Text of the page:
Monday, June 13, 2016

Orlando

Not what I wanted to write today - and I'll forgive anyone who leaves immediately and comes back tomorrow.

At about 2am Sunday morning the worst terrorist attack in U.S. soil since 9/11 occurred when a single gunman opened fire in the "Pulse" nightclub in Orlando, Florida. For those who don't know, Pulse is the most prominent and largest gay club in Orlando. At 5am, SWAT stormed the club, liberating remaining hostages and killing the gunman.

Muddying the waters is the fact that the shooter had connections to daesh. (Note, I am not using his name. I will not use his name. After his crimes, he does not deserve that dignity).

But his own family, those who knew him best, came forward to say that he simply hated gay people.

50 people were killed in the attack and over 50 more injured (If you question how one man took out so many people, you've never been in a large night club on Saturday night). The LGBT community in Orlando is devastated.

And since the attack I have heard innocent Muslims vilified and blamed.

I stand with the victims and their families. I am a bisexual woman - I'm not the type to either hide in the closet or wrap myself in a pride flag. Our community has faced hate before. People try to argue we are no longer oppressed. But we are - and we are hated and feared. The target was chosen solely because the gunman hated gay people. Whatever connections he might have had, we don't need to look further for a motivation. It was an act of terror, because now people will think twice before going to a club to enjoy themselves, people who intended to come out may not. (And some people will come out because of this, to show they are not afraid).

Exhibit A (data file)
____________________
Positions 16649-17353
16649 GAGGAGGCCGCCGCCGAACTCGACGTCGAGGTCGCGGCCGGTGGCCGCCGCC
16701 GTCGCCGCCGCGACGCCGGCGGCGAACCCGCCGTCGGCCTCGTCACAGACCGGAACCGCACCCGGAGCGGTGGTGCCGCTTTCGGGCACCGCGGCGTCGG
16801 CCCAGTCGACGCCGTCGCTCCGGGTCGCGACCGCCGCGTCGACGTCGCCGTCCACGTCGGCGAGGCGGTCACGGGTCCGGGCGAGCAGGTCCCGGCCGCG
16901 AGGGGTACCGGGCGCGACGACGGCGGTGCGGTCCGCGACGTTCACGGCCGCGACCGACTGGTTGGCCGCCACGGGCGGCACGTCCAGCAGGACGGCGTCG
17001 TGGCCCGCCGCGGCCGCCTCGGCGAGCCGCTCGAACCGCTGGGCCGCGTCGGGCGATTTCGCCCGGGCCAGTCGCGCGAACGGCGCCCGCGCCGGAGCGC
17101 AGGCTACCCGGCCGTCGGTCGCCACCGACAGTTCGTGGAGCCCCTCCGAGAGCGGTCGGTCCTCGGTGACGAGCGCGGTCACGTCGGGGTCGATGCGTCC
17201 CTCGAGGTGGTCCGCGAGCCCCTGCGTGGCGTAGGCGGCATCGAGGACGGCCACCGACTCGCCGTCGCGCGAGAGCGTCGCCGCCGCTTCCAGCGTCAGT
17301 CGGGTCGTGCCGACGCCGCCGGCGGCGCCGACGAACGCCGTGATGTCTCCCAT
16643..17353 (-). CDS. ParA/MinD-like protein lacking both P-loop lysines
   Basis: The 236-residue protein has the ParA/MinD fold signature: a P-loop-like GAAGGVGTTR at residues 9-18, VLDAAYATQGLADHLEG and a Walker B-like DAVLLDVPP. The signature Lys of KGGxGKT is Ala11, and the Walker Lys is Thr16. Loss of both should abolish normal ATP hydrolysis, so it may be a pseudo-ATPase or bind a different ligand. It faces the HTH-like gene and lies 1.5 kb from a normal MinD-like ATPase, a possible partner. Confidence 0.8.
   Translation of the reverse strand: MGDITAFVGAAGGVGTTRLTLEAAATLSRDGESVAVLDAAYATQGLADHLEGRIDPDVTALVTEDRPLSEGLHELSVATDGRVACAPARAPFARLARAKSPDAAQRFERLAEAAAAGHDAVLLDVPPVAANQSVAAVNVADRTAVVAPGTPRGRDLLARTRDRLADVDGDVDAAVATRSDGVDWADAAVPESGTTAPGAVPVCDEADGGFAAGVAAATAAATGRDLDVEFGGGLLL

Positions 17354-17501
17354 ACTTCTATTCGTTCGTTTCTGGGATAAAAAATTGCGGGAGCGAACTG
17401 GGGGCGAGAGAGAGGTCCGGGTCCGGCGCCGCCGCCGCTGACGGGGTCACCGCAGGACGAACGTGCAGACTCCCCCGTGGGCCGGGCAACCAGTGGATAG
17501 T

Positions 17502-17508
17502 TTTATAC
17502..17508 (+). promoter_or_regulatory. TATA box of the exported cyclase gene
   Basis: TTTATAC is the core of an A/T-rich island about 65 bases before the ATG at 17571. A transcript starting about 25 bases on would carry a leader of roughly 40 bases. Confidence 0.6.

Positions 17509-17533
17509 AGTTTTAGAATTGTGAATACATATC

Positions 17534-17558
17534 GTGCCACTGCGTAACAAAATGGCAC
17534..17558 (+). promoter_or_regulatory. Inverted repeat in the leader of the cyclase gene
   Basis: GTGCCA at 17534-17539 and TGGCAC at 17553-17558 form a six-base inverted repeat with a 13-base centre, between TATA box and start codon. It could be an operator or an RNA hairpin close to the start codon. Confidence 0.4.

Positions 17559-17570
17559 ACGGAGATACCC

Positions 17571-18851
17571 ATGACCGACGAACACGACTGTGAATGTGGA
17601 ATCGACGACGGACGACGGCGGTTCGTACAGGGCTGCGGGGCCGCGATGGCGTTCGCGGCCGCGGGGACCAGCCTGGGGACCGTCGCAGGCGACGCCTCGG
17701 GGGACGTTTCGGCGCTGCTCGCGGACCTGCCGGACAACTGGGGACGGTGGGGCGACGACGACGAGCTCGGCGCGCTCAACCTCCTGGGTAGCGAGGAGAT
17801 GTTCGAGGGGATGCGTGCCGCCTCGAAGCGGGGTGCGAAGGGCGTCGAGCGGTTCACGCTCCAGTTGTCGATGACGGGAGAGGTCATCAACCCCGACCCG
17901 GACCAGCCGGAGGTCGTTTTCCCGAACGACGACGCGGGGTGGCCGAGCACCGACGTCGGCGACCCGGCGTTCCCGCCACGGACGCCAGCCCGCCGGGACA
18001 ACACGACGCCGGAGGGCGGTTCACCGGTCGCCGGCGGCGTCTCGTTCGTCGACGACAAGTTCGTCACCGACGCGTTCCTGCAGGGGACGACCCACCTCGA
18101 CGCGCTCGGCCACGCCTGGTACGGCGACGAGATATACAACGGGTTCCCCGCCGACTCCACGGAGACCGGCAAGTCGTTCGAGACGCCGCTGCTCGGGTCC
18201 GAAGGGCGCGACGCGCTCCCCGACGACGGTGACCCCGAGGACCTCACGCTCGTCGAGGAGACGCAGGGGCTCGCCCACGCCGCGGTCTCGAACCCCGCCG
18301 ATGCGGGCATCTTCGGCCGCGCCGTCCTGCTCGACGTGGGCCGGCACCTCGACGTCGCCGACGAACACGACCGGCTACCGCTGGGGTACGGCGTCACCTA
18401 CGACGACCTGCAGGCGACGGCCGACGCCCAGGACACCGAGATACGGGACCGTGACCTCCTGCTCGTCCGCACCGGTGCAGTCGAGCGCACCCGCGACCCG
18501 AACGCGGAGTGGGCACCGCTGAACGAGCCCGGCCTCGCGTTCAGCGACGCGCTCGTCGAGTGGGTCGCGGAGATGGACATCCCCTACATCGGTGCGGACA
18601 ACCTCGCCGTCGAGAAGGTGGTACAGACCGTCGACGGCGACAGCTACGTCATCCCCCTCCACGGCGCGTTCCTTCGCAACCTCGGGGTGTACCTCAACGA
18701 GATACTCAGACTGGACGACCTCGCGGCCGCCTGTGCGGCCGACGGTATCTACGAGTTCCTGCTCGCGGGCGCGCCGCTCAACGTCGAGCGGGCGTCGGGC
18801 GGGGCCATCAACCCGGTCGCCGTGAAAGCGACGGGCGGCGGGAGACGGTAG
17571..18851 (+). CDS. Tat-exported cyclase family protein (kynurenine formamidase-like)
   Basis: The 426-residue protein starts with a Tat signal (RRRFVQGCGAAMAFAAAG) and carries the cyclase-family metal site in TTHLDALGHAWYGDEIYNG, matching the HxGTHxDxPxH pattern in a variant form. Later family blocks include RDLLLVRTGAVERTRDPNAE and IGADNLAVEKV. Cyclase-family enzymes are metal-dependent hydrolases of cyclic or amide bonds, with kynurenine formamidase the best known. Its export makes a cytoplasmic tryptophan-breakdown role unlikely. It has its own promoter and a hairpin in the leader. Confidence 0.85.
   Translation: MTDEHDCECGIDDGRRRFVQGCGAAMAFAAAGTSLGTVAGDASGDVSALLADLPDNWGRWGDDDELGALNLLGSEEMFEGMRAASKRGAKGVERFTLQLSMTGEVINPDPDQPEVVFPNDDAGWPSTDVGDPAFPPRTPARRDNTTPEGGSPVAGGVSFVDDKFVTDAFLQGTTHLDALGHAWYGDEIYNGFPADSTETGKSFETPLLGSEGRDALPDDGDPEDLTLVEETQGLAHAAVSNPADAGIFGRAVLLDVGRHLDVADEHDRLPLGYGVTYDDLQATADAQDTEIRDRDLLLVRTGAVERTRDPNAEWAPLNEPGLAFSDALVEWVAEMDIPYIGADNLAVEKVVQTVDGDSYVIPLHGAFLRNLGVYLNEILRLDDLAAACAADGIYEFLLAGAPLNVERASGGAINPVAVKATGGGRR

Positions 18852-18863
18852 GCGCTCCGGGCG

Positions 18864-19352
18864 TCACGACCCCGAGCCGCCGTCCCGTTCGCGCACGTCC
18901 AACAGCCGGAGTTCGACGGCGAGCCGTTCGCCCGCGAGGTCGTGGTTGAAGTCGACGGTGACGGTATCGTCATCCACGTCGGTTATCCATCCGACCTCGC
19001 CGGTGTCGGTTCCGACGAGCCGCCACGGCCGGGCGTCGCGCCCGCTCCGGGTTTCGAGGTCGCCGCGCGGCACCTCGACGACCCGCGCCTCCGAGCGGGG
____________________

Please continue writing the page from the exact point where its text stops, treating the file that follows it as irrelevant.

But I also stand against the rabid Islamophobia that is spreading through the western world, in patterns that sadly remind me, as a student of that history, of 1930s Germany. At Balticon, we shared the hotel with Muslims. Lots of Muslims - there was a religious conference going on. I suppose I could say they got me with a biological weapon (I am fairly sure the source of the nasty bug I picked up at the con was one of their kids - they brought all of their kids, or seemed to) ;). I was not afraid of them. Nor did I think those women, most of whom were hijabi, seemed particularly oppressed.

Islam is not the problem.

Fanaticism is.

Homophobia is.

And we need to remember in this aftermath that:

1. Some people still just hate gay people. Maybe some people always will and the best we can hope for is that we'll all be civilized enough not to act on it.

2. Daesh is not Islam. Hate is not Islam.